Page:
- Why The Fight Against Critical Race Theory is Rooted In America History - June 11, 2021
- Got Discipline? (Charter School Diaries) - January 28, 2014
- Educators Must Avoid Isolation (Charter School Diaries) - October 28, 2013
- Parents, Teachers, and Conflicts of Interest (Charter School Diaries #28) - October 14, 2013
- Administrative Frankensteins (Charter School Diaries) - September 30, 2013
- New Year, Same Song (Charter School Diaries) - September 23, 2013
- Graduation! (Charter School Diaries #25) - July 15, 2013
- Teacher Turnover (Charter School Diaries #24) - July 8, 2013
- The Masses, the Multitude and the Disciples (Charter School Diaries #23) - July 1, 2013
- Schools and Prisons Are About Solving a Labor Problem - June 14, 2013
Week 4/29 – 5/3
I am a loner at work… well, maybe it is better said that I don’t go out of my way to be seen. I really just keep to myself; chalk that up to the fact that I am an only child. I really don’t want to be bothered with people – the adults and of course some of the children. That is completely contrary to the job of an educator, but I am very guarded. It’s not that there are people at my job that I don’t like, but I just really don’t care for getting engaged in personal relationships, I am like that everywhere that I work. To be like that is very difficult when you are the only person of your kind in a given work situation… I am an African American male; some people instantly gravitate to me because of that and the fact that I am a professional who has a job and some level of intelligence – that’s okay I suppose. Then there are others who tend to keep their distance because I am the young Black male and they are not sure how to deal with me; I have no issues with those people because they leave me alone. It’s the folks who gravitate to me and feel that every time they see me that we need to chat; those are the folks that I am not sure how to handle, much less know how to keep from being annoyed by them. One of those people is a lady who, by her own admission, has been around the classroom before. If you'd seen her interact with kids, however, you wouldn't know it. She substitutes in our district, and somehow, the kids she subs always talk about me to her. Thus, she had to find out who I was and since she’s found me, she been the fly that I can’t swat from my ear.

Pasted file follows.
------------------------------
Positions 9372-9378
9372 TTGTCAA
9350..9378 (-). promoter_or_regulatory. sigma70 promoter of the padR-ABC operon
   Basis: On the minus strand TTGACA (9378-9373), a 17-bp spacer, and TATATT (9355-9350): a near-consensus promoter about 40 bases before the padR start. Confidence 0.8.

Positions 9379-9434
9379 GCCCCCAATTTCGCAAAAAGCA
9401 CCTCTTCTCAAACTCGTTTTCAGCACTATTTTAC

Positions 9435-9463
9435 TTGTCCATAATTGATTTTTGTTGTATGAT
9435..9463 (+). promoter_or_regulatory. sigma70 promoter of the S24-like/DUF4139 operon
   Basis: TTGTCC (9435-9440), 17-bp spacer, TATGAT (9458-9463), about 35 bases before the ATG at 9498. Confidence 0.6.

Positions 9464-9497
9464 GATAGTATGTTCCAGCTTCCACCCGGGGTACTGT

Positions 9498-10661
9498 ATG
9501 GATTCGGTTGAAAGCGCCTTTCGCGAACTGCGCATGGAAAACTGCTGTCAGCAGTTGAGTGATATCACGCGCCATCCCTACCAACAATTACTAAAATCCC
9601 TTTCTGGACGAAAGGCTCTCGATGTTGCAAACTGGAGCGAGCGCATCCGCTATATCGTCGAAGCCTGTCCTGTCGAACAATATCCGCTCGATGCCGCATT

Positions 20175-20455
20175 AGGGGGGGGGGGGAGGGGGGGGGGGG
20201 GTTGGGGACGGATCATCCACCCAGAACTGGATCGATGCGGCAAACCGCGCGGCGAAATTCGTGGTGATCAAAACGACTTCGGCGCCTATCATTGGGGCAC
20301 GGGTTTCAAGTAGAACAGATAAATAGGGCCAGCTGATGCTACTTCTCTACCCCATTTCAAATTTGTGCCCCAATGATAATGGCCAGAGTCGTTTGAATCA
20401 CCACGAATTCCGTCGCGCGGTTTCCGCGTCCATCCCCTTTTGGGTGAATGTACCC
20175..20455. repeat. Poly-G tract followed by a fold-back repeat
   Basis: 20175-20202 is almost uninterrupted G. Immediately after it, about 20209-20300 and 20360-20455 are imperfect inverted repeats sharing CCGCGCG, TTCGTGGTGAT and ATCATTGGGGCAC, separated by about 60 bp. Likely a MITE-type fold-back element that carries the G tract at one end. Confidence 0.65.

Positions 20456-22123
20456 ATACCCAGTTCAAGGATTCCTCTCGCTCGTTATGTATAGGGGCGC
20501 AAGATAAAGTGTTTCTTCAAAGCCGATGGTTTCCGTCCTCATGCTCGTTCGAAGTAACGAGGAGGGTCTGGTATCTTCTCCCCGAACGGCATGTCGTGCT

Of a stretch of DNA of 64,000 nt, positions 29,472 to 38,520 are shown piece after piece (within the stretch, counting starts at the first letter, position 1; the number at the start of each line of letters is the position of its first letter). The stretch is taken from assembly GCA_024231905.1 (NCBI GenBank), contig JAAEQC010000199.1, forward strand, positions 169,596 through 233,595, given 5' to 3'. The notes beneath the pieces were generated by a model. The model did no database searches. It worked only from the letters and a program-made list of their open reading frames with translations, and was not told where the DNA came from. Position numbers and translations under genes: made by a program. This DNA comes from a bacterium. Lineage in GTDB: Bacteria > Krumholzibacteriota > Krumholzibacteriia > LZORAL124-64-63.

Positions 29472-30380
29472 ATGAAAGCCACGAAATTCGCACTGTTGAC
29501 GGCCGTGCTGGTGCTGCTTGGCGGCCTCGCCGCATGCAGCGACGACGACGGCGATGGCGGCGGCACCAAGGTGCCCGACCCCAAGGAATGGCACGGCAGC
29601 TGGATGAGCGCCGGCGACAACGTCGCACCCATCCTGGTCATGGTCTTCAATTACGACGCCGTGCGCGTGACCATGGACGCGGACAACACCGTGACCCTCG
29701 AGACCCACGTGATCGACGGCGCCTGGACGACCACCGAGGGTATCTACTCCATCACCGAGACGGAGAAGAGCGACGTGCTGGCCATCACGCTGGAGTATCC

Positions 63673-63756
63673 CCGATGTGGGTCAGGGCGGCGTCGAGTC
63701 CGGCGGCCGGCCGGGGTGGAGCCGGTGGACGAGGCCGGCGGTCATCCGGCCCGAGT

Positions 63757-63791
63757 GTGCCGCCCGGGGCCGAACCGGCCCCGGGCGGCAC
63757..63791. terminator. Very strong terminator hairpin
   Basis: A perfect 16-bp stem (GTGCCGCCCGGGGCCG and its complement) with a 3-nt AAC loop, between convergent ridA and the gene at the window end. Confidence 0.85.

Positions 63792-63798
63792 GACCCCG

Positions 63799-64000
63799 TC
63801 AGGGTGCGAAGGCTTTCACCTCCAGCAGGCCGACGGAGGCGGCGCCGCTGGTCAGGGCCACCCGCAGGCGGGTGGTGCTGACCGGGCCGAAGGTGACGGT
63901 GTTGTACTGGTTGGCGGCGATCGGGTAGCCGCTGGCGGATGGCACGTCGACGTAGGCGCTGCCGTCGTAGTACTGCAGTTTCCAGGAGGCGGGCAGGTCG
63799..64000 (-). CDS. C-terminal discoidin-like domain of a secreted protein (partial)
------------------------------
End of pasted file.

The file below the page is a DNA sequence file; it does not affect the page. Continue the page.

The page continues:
Moment of the Week
I don’t even know this woman’s name at this precise moment, but she always seems to find me. It is 1st period on Monday morning and I am in a classroom about to teach when I notice that this woman is substituting in the room right next door to me. She noticed me of course. Long story short, I was recently published in a book about Black male teachers and she wanted a copy of the chapter that I contributed. Rather than send a kid in my room to give me her email address, she comes in herself. She interrupts my class, who is taking a quiz, and she asks me if she can give me her email address. I have the kids taking a quiz in groups of two, and she asks me why I had two students in particular working together and I told her that they were fine and that I had it under control. She then proceeds to ask me, in a serious tone, was I smoking something? She specifically said, “I don’t mean any harm, but are you smoking something?” Needless to say, I was floored. My classroom erupts in laughter, not at me, but rather at her eccentricity and her out of line question. She screwed up my class for the rest of the period – they were riled up by her presence and her questioning. I could have cussed her out at that moment. I saw her after that class as I was preparing to teach another and she came and apologized to me… probably because she knew that she was out of line. I calmly told her that she disrupted my class and that I didn't appreciate it. She then told me that she owed me… But here is the thing; I don’t want any favors from her.
Lesson of the Week
… I learned, better yet, I was reminded, that at the end of the day, no matter how pissed you get (and I was pissed), the kids are always watching our every move. Those students – my babies – were watching to see how I was going to react and thankfully, I held my composure and played it cool. Although I was mad, I dealt with things as they should have been and I looked no worse for wear. I also did not burn a bridge with this eccentric substitute. She may be a vessel used to my benefit one day and I cannot let my pride get in the middle of that, but I digress. We teach the students that they must be mindful of their behavior. Where we fail is when we’re tested and display the sorts of behaviors that we do not want our students to display. Kids learn from our teaching but they learn more by our actions. IF we want our students to be good citizens, in addition to passing the state tests (that is another conversation for another day), we’ve got to model good behavior. Will kids be kids in school, of course they will, but we must be consistently cordial and respectful in our words and actions. That substituted tested me and I think I did okay. I just hope my students were taking notes.